When I long for that peace to think and daydream alone, I often find it outside like you. Today, I found it reading your column.

  2. I had similar thoughts this Sunday while vacuuming. (I know, profound moments, right?) I realized I had been STANDING so much that day, doing for everyone. My thoughts somehow came to the place yours did – that it’s a ministry to do such a thing. We pour ourselves into it and it’s a blessing even when it’s hard. (It’s so hard.)

    Hope you’ll get a minute outdoors this week, for you.

    • My dream had been to move into a house where I could step into the back yard and be away from the city noise, so I wouldn’t have to go find cliff tops and creek beds, but it didn’t work out that way. Ah, well.

  3. And this I ponder and love: Matthew 14:13-14 When Jesus heard that his beloved cousin, John the Baptist had been brutally killed, He rows away in a boat to be by Himself.

    But the crowds followed Him. Rather than staying out in the water alone, He feels compassion, goes ashore, heals the sick and feeds the multitude.

  4. Great article. I have been where you are. When my children were young, i would often think about Brother Lawrence finding God in the midst of pots and pans.
    That reflection on ministry is great.

  5. Kathleen, thank you for your comment on my blog. Because some of it relates to your post here, I am posting part of my answer. I hope when you have a chance you will check out my whole comment. (hope you dont mind) –

    “…Having a new born baby doesn’t lend itself well to having a regular appointment with God..
    Under your present circumstances, a regular prayer time every day just would not be practical. You are loving God by caring for your children and your new baby. You are living in the present moment which is awesome.
    And you are keeping in touch with God every day in whatever way you can. That sounds like fidelity to me.”

  6. That was a beautiful post and I love the last thought. I’m not a mom but I have two little ones and a third coming real soon. Its hard to find time to tend to my needs and I never get out to enjoy the beauty of nature as I have in the past. We make the trips to the creek but miss the longer hikes deeper into the mountains. Your post puts this into perspective, its in the yearning for Christ;s presence, in the beauty and peace of nature, but found also in the little things of daily life.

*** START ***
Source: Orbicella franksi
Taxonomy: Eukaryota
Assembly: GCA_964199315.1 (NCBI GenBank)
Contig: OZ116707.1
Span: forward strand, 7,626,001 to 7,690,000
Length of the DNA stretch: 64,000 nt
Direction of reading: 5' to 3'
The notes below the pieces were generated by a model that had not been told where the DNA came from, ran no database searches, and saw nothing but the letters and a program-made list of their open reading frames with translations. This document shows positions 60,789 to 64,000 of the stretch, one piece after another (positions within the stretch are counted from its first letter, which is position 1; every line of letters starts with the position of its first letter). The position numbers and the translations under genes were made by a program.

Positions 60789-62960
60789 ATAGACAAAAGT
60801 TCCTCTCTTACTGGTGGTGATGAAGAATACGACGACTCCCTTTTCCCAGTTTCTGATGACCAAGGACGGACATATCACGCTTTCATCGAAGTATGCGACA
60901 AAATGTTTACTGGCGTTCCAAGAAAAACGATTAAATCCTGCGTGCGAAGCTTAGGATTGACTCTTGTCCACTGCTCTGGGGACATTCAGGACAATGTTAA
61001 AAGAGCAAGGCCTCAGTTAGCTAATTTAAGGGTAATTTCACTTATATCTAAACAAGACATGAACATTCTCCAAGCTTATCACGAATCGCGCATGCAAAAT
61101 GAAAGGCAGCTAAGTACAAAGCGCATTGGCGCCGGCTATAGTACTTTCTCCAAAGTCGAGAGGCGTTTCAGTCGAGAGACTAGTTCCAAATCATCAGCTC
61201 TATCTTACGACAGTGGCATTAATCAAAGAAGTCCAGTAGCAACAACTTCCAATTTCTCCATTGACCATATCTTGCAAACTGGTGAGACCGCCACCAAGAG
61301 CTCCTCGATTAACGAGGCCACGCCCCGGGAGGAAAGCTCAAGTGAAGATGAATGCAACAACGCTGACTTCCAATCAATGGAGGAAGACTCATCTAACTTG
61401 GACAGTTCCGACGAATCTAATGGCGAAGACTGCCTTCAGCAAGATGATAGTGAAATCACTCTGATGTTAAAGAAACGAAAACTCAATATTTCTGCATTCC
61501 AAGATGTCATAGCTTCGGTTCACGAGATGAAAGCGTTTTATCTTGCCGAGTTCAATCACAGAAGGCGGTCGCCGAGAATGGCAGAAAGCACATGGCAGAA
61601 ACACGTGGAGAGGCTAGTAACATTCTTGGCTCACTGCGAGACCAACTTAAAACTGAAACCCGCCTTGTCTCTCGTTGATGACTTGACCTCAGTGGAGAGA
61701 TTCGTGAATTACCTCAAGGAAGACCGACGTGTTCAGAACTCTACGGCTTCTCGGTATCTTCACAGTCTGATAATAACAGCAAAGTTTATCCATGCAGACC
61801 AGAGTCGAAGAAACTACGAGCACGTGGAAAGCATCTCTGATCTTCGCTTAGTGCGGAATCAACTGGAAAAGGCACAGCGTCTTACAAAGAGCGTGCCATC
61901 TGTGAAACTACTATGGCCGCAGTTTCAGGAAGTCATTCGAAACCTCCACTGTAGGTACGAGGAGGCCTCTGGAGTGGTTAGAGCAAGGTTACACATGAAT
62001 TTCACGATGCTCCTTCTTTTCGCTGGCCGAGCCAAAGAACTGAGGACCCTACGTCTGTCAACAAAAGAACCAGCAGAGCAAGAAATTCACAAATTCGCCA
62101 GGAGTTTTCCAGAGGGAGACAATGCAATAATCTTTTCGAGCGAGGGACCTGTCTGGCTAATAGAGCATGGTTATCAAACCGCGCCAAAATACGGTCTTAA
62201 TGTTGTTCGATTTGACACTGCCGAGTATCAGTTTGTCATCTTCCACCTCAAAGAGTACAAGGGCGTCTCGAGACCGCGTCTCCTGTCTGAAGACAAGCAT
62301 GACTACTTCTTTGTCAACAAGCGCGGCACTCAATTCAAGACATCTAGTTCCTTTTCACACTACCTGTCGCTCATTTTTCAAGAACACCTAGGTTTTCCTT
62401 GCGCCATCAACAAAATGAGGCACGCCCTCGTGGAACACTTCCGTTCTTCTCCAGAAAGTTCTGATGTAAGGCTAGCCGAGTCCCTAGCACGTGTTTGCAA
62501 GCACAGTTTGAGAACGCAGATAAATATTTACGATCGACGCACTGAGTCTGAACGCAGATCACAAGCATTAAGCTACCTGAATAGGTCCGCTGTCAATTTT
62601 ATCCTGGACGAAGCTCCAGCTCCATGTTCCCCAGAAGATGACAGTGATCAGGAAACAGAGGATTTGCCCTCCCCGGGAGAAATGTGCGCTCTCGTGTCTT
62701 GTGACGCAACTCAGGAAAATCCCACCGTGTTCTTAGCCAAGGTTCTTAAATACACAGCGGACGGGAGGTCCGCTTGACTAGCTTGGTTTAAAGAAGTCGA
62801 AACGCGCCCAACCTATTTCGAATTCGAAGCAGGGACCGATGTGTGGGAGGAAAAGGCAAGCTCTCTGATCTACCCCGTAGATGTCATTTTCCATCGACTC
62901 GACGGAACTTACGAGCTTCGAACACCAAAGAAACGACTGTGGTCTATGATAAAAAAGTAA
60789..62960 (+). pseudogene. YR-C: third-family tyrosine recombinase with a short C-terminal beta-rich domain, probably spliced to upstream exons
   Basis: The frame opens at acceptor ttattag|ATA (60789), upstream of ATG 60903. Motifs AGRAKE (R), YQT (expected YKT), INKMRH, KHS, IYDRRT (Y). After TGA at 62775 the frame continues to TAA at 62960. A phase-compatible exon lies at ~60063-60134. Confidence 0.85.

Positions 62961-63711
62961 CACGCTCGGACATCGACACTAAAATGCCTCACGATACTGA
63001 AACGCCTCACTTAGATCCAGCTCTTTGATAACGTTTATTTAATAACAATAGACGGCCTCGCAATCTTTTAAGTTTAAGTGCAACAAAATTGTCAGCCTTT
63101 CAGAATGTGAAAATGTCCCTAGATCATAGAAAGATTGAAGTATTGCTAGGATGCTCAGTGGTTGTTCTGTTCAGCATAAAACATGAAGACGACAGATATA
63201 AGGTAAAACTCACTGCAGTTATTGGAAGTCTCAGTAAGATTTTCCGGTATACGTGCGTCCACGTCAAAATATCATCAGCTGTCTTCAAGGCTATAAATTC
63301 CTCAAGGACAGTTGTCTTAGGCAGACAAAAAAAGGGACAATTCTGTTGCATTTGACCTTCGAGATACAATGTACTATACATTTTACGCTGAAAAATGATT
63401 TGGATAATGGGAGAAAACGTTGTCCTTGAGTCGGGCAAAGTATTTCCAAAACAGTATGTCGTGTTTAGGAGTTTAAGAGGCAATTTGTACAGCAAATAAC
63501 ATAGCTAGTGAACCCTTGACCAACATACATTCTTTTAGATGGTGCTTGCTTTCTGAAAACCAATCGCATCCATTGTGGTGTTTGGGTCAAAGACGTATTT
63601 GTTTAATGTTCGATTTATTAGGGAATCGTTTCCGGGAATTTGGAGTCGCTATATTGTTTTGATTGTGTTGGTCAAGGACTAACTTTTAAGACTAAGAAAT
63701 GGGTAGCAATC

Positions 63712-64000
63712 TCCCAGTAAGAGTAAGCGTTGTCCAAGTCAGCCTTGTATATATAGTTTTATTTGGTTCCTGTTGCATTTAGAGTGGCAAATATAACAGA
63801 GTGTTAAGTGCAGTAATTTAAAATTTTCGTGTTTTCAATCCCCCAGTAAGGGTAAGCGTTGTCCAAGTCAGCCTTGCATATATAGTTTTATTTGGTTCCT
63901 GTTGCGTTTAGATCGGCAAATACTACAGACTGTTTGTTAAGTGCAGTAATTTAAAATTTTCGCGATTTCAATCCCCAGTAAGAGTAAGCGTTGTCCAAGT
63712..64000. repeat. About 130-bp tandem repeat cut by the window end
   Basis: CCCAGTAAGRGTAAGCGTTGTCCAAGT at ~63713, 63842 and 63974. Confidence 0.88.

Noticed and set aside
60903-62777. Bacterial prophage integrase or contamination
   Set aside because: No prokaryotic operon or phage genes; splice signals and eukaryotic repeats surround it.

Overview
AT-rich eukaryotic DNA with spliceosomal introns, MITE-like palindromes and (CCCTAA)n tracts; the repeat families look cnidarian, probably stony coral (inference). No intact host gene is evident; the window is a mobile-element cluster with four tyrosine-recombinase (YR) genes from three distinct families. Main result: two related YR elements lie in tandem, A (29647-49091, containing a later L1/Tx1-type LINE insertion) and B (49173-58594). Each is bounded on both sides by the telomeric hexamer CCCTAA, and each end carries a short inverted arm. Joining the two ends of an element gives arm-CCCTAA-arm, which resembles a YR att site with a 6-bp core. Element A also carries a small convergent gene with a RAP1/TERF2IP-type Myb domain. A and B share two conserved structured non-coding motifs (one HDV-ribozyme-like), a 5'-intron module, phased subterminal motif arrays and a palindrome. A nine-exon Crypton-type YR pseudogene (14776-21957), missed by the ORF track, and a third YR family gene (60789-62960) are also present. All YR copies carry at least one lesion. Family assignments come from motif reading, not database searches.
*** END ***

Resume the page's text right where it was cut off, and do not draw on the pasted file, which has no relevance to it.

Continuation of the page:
These days we settle for trips to Clear Creek where we can spend a few days living as family but immersed in the contemplative surroundings of the Benedictine grounds.

    This all reminds me of a friend’s story. She was not Catholic but her nanny was Catholic, the nanny would stop and pray the rosary intently for 20 minutes every day while they ran around the house like mad. Nothing disturbed her prayer time. Not the same with a newborn but we can grab our moments for prayer tightly and surround ourselves with beauty.

  7. Aprille

    I so needed this today. I was just weeping to my husband last night that I just want to run away from life with a nursing toddler and I’m so exhausted I just need a break! thanks for the wonderful reminder! It’s okay that it’s impossible! Definitely resharing this on facebook!

  8. This is a great post, and I am right there with you. For me, being out in nature isn’t the biggest thing, but getting in a run or time to read a good book is what I miss most in these moments consumed with caring for a family that includes a newborn. Vincent is now 8 months and I am slowly seeing that I am getting some of that time back. Hang in there, it will happen for you, too.